WHAT YOU NEED
No. 1 on the list is a good .22 rifle (click here to find the right one for you) , as close as possible to what you use for big-game hunting—not some piece of junk that you got at a tag sale, but a serious, accurate firearm. It should be wearing a scope, a good one.
Next comes the ammo. In order to do what follows, you’re going to need every bit of accuracy you can muster, so you’re obliged to buy at least half a dozen different boxes of ammo (skip the hypervelocity stuff, which I’ve never seen shoot really well). Get high and standard velocity, solid and hollow point. If you’re of an adventurous state of mind, you can try out the various brands of match-grade .22 ammo available, but many times I’ve found that plain-vanilla .22s shoot best.
Shoot five-shot groups from a bench at 25 yards with each box. Eventually you’ll see that one type of ammo is much more accurate in your rifle than anything else. Get at least a brick of the stuff, which is 500 rounds.
Last on the list are targets. You are after either the NRA 50-foot Rifle Target (A-36) or the NRA Rifle Silhouettes Target (TQ-14), which are printed by the National Target Co. (nationaltarget.com). The former has a dozen bull’s-eyes about the size of a silver dollar. The latter reproduces the four iron targets used on actual silhouette ranges—chickens, wild pigs, turkeys, and rams, five of each to a row. Both styles are $9.80 for a package of 100.
WHAT YOU DO
Post your target sheet at 25 yards. The choice of shooting positions is up to you, provided that you dedicate at least half of your practice to the offhand position, which is by far the hardest and one that comes up in the field a surprisingly large percentage of the time. You can shoot kneeling, sitting, or any way you please as long as you don’t use a rest.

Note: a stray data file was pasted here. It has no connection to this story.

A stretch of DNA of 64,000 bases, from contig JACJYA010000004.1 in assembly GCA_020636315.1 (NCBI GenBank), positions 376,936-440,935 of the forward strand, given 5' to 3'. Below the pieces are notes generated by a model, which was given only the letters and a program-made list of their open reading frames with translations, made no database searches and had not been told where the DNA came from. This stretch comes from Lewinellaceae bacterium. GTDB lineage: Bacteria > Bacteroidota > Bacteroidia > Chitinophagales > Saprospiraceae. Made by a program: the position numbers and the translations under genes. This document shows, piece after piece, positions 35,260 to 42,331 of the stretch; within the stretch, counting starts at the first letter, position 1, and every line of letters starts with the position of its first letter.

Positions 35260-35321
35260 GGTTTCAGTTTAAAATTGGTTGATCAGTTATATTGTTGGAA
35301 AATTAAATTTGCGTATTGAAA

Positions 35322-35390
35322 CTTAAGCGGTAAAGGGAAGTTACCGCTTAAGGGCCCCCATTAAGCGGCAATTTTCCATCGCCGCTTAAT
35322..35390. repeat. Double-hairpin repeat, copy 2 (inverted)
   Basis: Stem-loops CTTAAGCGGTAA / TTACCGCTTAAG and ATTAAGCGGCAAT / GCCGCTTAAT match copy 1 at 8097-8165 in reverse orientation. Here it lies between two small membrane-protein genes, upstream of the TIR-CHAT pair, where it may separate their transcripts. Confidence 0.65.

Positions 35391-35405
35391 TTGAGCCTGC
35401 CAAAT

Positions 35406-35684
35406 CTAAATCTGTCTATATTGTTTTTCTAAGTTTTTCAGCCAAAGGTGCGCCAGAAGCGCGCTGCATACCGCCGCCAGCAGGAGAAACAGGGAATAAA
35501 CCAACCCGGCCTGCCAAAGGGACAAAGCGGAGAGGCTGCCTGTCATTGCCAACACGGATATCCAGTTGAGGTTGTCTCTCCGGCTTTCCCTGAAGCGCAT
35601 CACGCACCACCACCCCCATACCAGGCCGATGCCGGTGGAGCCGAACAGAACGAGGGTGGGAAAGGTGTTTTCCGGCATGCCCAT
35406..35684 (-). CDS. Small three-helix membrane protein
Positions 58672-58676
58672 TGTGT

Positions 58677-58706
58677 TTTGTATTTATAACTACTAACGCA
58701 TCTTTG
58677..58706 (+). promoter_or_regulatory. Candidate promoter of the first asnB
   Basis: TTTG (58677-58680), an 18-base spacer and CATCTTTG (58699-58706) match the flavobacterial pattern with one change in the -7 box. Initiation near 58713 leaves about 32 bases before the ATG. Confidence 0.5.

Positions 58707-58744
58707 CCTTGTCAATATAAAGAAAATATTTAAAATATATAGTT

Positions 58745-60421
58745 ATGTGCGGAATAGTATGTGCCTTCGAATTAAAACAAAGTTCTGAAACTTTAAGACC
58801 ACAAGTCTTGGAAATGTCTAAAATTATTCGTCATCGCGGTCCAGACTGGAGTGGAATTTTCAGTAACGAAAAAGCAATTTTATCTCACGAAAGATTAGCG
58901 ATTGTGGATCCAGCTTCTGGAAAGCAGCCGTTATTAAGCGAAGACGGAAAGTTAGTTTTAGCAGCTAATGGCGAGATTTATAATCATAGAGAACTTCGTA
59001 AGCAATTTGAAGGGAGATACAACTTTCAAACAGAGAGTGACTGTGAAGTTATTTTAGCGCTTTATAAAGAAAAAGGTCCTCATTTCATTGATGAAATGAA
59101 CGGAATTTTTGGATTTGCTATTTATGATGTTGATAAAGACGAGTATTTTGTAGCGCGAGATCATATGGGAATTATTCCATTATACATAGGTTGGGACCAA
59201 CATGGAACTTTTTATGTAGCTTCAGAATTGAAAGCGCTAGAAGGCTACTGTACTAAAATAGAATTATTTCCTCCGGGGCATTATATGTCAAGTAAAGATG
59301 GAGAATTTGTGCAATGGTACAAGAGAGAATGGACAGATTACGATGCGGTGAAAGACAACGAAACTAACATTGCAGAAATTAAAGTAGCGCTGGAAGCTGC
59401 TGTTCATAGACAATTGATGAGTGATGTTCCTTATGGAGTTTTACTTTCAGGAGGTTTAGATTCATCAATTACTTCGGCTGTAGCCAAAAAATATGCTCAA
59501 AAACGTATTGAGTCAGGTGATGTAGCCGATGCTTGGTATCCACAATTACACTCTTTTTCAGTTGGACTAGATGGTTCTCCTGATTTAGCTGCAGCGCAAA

If you’re shooting at the bull’s-eyes, give yourself five shots at one bull, taking the absolute minimum amount of time to shoulder the rifle, find the bull in the scope, put the crosshairs on it, and fire. With the silhouette target, take one shot at each little critter in a single row. Your goal in this regimen is speed as much as it is accuracy. Squeeze the trigger no more than five seconds after you shoulder the rifle.
Score yourself (see score sheet below) after every five rounds. A hit anywhere in the bull’s-eye counts.
I find that if I’m really concentrating, 12 bulls (or 12 rows on the silhouette target) is about all I can handle in a session before my mental focus wavers and the crosshairs start jumping uncontrollably. You may find that this drill is less discouraging if you move closer than 25 yards at first, and you may not want to shoot up a whole target.
Over the course of a month or more (or 500 rounds, whichever comes first), I can get to the point where I put either four or five hits on every bull on a target. If you can do that, go sight in your centerfire rifle, because you are ready for anything the wonderful world of rifle hunting can deal you.
How To Score Yourself
0-1 Hit: You’re Bill Heavey
2 Hits: You have lots and lots of work to do
3 Hits: Not bad
4 Hits: About as good as I can do a lot of the time
5 Hits: Deadeye